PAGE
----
Whitehead’s philosophy is similar to Blake’s prophetic poetry and attacks many of the same targets, and Wilson remarks that Whitehead is one of the most outstanding philosophers of the twentieth century (as Bruno Latour would explicitly assert this century). Wilson also contrasts Whitehead with Wittgenstein – they share a chapter in this book – and comes to a similar conclusion which Gilles Deleuze would come to embrace in the early nineties, in that Whitehead was far greater. Wilson notes that after “admitting that the really important important things cannot be talked about”, Wittgenstein “went on talking for the rest of his life.” For Wilson this is as much to do with the “dissatisfaction and constant change” of his life, as eventful as Whitehead’s was “serene and untroubled – the ideal life for a philosopher”. Wittgenstein, for all his “machine gun” logic, hovered on the edge of mental illness and tried on endless costumes – “engineer, scientist, mathematician, schoolteacher, monk, architect, sculptor, doctor, musician, workman” – dressing in a zipped leather jacket when delivering lectures at Cambridge for extra effect. Despite his calm logic, he comes across as dramatic and restless as the teenage Rimbaud. Kierkegaard, the religious philosopher who coined the term ‘existentialism’ was “emotionally immature, no matter how mature he may have been intellectually” and despite his obvious importance, he “wasted a great deal of his time by exaggerating his personal problems out of all proportion.” Wilson would coin the term ‘existential criticism’ in the late fifties, a way of looking not just at the work – philosophy, fiction, etc. – but at the attitudes of the creator and how these affect the work. Wittgenstein and Kierkegaard, despite their brilliance, seemed to be unable to escape either their inherent self consciousness or emotional immaturity, a foible shared by Bertrand Russell, as noted earlier.
Religion and The Rebel was written prior the counterculture and before the first strains of postmodernism (of the deconstructive variety) in the next decade. Amongst our intellectual furniture in the 21st century is the clutter and detritus of both of those intertwined developments, neither of which, it must be said, are particularly useful anymore. Wilson would work through the Sixties more or less oblivious to the psychedelic revival of Rimbaud’s ‘systematic derangement of the senses’, and soon dismiss it as self indulgence. He had better things to do – his phenomenological ‘new’ existentialism is now far more liberating than Derrida’s attempted deconstruction of Husserl which he first presented in the mid Sixties. That became the very oppression it set out to destroy; present attitudes are infected by cynicism towards any universal meaning, denial of the uniqueness of the human subject – while remaining paradoxically self centered and egotistical, and fiercely protective of identity. Nietzsche saw all this on the horizon long before it happened, of course. Whitehead was adamant that everything is interrelated, that our sense impressions are superficial, and that logic is ‘fake’, but like Nietzsche, and indeed like Wilson, he never allowed himself to wallow in cynicism. Wilson writes that the “misery of the Barbusse type of Outsider is due to his having been trapped in that surface world of consciousness and separated from that inner love of life.” A statement as relevant in 2018 as it was in 1957.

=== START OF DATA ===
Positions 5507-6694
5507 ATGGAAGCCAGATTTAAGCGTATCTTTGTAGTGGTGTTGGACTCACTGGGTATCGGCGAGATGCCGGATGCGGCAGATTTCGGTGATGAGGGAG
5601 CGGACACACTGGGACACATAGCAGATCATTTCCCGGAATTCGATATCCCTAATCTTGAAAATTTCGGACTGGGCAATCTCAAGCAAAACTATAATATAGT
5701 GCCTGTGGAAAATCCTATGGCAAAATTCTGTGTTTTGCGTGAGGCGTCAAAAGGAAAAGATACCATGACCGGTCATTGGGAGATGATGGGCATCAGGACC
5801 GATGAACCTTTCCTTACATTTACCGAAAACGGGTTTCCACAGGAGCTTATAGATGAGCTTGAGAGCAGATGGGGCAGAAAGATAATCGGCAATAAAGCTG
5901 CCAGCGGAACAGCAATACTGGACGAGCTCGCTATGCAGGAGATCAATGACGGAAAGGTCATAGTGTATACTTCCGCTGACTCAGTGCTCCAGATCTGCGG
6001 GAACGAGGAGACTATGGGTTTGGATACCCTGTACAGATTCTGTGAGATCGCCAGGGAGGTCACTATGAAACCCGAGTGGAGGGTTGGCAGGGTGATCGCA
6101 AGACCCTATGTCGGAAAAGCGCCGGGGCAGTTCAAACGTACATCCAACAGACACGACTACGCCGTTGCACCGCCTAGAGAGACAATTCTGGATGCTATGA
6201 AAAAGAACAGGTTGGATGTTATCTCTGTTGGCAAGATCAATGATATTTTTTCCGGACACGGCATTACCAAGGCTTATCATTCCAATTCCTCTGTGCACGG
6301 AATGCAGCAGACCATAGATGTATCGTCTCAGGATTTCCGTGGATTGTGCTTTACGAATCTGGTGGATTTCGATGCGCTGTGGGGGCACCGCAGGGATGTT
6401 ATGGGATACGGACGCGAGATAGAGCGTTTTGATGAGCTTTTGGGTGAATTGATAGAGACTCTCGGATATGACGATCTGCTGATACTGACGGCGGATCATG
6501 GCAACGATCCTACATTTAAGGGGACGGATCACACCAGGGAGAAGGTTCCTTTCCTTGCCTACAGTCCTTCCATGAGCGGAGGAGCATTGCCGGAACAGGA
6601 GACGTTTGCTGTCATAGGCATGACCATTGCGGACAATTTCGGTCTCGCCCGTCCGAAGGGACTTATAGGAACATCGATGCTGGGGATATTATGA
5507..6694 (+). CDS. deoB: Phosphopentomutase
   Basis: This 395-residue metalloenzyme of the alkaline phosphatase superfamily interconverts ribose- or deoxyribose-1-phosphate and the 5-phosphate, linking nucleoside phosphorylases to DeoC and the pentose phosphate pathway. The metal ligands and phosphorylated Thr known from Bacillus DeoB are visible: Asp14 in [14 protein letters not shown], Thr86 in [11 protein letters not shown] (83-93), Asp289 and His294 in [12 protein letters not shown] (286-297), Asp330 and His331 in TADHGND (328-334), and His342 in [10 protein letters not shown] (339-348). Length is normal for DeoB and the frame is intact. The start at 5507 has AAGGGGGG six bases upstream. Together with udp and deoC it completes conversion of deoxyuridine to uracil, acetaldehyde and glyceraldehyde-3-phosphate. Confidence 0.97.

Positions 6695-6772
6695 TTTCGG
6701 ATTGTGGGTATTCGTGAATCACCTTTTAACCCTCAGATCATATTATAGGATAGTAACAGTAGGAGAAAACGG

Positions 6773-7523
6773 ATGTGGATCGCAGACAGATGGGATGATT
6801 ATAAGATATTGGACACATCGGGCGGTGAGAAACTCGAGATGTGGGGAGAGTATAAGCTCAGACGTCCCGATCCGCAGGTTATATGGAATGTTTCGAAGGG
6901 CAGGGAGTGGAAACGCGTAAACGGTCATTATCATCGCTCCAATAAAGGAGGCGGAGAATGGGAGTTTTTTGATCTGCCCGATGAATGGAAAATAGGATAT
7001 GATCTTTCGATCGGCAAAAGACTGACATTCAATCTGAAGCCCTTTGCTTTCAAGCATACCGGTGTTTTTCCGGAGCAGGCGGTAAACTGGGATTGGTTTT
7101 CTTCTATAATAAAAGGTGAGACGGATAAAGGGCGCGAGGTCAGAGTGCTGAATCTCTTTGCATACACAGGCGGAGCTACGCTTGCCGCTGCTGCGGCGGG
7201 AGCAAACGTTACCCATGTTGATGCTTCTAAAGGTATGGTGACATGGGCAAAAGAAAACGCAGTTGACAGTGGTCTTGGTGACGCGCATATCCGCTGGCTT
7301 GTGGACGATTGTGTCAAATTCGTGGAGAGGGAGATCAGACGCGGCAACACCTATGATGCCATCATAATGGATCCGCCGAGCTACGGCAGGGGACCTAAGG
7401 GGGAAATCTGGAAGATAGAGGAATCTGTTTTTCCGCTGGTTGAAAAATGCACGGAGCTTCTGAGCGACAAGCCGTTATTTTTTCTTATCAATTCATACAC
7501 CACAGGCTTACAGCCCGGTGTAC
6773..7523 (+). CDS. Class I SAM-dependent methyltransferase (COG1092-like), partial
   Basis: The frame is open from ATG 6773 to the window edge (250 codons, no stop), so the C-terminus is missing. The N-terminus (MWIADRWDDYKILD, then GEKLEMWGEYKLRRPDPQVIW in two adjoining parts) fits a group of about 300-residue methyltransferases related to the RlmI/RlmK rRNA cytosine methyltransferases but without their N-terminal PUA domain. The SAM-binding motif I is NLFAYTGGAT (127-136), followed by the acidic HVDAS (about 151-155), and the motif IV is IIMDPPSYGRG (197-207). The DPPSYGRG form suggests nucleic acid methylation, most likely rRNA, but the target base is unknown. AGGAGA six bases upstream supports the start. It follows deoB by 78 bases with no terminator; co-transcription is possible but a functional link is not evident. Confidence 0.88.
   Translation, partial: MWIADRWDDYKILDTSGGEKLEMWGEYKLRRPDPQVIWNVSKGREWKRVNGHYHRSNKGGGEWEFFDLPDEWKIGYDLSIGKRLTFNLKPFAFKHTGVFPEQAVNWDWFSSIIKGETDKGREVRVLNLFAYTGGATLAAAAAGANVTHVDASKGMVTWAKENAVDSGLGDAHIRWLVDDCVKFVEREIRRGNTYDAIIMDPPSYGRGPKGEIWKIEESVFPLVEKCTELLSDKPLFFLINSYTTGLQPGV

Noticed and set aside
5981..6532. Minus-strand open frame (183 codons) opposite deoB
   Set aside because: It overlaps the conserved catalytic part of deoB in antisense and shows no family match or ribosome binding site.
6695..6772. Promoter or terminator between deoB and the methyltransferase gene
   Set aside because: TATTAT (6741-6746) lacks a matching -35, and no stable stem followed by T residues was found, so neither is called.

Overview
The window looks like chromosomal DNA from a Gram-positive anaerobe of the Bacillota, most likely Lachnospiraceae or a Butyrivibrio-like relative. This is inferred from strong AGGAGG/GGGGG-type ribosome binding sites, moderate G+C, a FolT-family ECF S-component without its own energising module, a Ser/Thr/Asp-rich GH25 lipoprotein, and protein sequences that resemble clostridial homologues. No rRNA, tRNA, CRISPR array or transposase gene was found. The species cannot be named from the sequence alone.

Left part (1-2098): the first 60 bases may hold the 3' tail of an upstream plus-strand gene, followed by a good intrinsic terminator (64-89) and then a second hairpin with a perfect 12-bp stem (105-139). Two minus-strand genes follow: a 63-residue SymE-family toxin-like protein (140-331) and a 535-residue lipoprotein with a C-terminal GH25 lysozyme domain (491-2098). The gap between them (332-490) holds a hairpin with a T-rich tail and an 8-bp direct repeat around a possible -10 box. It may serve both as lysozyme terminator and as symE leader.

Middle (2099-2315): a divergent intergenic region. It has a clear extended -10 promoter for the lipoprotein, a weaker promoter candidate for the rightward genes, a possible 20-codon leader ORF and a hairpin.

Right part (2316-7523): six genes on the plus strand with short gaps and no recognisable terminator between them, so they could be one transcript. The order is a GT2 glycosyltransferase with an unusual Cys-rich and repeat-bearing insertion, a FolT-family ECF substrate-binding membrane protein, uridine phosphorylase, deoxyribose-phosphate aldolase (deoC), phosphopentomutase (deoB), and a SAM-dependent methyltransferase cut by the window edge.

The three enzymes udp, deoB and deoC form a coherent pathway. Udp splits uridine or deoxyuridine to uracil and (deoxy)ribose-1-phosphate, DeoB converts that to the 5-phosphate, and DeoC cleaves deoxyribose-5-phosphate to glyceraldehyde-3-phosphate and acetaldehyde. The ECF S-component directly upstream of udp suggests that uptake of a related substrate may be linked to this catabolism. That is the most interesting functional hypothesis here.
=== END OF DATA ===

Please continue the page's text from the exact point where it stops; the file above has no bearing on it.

Wilson’s second book is a tonic read in the 21st century as he stresses everything opposite to what is accepted now. This is a rebellion. Clear style (“the power of vision combined with a deceptive clarity of expression” is how Wilson describes Shaw here) rather than obscure prose (designed for “knowing and over-acute readers” according to Nietzsche, and a sure sign of a bad writer wanting admiration); concentration and focused attention over constant distraction; deep conceptual thought rather than a “surface world of consciousness”; intuition over logic (we are obsessed with data and statistics these days); an open, trusting acceptance of the truthfulness of the insights of the likes of Boehme (“crack-brained” according to Dr. Johnson) in a cynical ‘post truth’ world; the development of “a science of living” over commercially generated lifestyles and real, awkward individualism over group identities; self willed education (Bildung) over specialism handed down by bureaucratic university systems (for a large fee), this list is endless. All the elements which would make Wilson great are already here. His later notion of a faculty which would combat the ‘paradox of freedom’ is sketched out in this sentence on memory – “All sorts of other places and other times are suddenly revived.” His cutting assertion that philosophy is the imaginary distinction between intuition and logic, much developed in the next decade, is essentially the point of the book itself. And his sketches of theologians are refreshingly open minded to read by the suffocating light of today’s pseudo atheistic smugness. So Nicholas Ferrar (“It is easy to see how a Lytton Stachley – or any modern ‘debunking’ biographer – could write about the life at Little Gidding in such a way to make it seem ridiculous”), William Law (who used “a novelist’s devices” much like Pascal, in his “clean, hard-hitting prose”) and J. H. Newman (“he was the first English religious figure to be sniped at by Insiders on definite anti-Outsider grounds”) are a testament to Wilson’s use of Jaspers’ existential method, of analyzing lives for philosophical insights.
Andy Warhol suggested everyone should be famous for fifteen minutes. Now that everyone is, isn’t it fundamentally shallow and insipid? What everyone should attempt to do for fifteen minutes is what Boehme did in 1610 – learn more than you could at any university, to cease being endlessly distracted by surface values and develop your faculties and perceptions. This book, and the rest of Colin Wilson’s best work – properly understood – is a great help towards that aim. Let’s stop pretending and start prehending.

(With thanks to Aristeia Press.)








Leave a Reply

Fill in your details below or click an icon to log in:

WordPress.com Logo

You are commenting using your WordPress.com account. Log Out / Change )

Twitter picture

You are commenting using your Twitter account. Log Out / Change )

Facebook photo

You are commenting using your Facebook account. Log Out / Change )

Google+ photo

You are commenting using your Google+ account. Log Out / Change )

Connecting to %s